Some U.S. businesses are putting capital projects on hold due to the uncertainty over the Trump administration’s tariffs, according to the Federal Reserve.
Small Business Impact of a Trade War With China
Despite bullish stock markets and strong labor markets, the uncertainty around trade policy “eventually could have negative effects,” the Federal Reserve Bank’s Board of Governors said in the minutes for its June 14 meeting.
In some areas, the Fed found that “plans for capital spending had been scaled back or postponed as a result of uncertainty over trade policy,” indicating that businesses are not investing in growing their production capacity.
In the steel and aluminum industries particularly — two of the first sectors President Donald Trump targeted with tariffs on foreign imports — businesses “expected higher prices as a result of the tariffs on these products but had not planned any new investments to increase capacity.”
Trump is far from the first president to try to revive the steel and aluminum industries in the U.S., but many economists say the potential damage of tariffs to other industries outweigh the benefits.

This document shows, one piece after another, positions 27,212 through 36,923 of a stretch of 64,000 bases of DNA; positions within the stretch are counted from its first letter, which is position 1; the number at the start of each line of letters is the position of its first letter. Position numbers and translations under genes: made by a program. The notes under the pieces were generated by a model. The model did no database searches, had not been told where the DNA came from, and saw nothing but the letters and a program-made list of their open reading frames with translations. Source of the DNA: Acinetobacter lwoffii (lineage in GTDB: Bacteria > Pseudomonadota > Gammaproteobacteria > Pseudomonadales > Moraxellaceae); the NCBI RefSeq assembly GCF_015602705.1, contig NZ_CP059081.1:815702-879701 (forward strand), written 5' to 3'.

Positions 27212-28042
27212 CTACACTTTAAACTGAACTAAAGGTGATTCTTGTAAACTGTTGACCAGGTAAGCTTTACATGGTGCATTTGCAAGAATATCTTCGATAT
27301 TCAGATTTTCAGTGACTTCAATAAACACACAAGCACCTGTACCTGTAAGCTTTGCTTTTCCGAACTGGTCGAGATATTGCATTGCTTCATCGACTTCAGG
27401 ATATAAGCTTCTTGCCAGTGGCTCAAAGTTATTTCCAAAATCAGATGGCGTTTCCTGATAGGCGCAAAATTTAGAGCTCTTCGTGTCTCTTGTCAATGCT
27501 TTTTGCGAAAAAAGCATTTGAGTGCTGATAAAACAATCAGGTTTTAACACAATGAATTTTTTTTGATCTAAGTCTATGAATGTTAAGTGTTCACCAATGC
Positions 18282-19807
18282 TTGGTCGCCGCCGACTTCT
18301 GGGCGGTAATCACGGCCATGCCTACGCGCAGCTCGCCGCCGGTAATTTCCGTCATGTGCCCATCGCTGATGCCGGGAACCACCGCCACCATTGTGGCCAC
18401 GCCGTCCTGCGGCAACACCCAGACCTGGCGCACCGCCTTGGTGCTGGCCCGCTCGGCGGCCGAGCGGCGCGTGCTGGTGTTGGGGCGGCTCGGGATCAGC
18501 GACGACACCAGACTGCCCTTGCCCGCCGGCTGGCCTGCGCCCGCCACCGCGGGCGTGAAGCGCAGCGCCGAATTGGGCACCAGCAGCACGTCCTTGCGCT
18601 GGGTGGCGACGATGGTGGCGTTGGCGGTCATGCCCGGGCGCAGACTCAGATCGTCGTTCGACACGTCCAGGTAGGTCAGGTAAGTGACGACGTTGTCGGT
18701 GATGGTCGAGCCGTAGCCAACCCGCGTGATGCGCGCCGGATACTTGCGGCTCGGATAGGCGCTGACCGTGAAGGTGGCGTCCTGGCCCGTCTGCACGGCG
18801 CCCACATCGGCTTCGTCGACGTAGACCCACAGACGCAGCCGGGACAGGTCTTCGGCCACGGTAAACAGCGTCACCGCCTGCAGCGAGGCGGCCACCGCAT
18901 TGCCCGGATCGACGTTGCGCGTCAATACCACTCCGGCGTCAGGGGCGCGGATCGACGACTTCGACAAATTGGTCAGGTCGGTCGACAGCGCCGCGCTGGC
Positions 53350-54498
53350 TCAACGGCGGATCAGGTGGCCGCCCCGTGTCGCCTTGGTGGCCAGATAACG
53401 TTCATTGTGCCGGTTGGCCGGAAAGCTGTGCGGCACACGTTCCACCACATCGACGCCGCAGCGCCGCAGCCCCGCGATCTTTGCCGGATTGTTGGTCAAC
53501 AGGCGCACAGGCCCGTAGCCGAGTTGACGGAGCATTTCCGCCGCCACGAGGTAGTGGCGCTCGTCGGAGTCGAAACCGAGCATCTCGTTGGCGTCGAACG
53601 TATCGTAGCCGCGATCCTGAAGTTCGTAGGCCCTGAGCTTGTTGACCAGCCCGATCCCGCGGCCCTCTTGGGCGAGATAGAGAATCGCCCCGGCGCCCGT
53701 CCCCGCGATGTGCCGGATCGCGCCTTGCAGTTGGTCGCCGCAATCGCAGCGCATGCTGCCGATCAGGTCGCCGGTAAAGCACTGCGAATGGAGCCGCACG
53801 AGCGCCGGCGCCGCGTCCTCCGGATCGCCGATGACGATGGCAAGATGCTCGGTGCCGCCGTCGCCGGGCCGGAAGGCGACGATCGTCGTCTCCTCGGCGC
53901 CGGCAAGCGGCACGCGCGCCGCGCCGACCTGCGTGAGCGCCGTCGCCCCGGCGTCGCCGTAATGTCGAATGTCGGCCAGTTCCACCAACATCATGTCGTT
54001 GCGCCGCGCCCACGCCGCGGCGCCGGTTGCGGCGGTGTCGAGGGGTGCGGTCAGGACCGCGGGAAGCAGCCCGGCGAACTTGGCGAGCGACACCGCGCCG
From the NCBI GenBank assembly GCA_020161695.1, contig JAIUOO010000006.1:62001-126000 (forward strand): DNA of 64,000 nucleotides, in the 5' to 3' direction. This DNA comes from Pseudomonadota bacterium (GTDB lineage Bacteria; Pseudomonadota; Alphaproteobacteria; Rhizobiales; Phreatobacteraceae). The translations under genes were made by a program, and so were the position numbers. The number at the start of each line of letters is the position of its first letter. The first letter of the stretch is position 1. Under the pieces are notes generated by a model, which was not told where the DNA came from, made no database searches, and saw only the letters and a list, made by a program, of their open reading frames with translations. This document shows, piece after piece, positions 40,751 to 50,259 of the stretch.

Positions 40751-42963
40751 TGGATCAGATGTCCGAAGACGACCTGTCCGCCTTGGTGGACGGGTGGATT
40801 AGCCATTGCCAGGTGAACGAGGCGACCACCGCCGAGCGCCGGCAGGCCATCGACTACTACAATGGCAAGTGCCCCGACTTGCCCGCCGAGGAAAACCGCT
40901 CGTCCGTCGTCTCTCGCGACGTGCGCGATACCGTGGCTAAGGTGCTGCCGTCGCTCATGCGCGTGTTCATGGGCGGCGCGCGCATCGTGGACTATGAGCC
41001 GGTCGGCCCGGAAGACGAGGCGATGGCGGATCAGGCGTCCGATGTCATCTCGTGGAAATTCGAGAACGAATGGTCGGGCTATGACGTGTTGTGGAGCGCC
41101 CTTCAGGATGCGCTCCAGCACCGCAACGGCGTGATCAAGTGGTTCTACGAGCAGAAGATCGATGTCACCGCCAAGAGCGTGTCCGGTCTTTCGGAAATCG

The Trump administration imposed tariffs on steel and aluminum imports this spring mainly directed toward China, but Canada, Mexico and the European Union were denied exemptions starting in June. In response, the EU and Canada imposed counter-tariffs on U.S. products, risking an escalating trade fight that could touch multiple sectors, including agriculture.
The Fed notes in their meeting minutes that the agricultural sector “reportedly improved somewhat,” but businesses are concerned about “the effect of potentially higher tariffs on their exports.”
Despite the trade war worries, the Fed projected that “the economy would expand at an above-trend pace” with the gross domestic product expanding at a much faster rate in the second quarter of the year. The labor market is “continuing to strengthen,” and inflation is holding steady around the Fed’s goal of 2 percent.
The board raised interest rates a quarter of a percent at the meeting, and expects to continue gradually raising rates even though the trade policy and political situations, particularly in Europe, may slow the expansion.
A slew of tariffs aimed at Chinese products worth around $34 billion will go into effect Friday as part of a plan to punish China for intellectual property theft.
Republished by permission. Original here.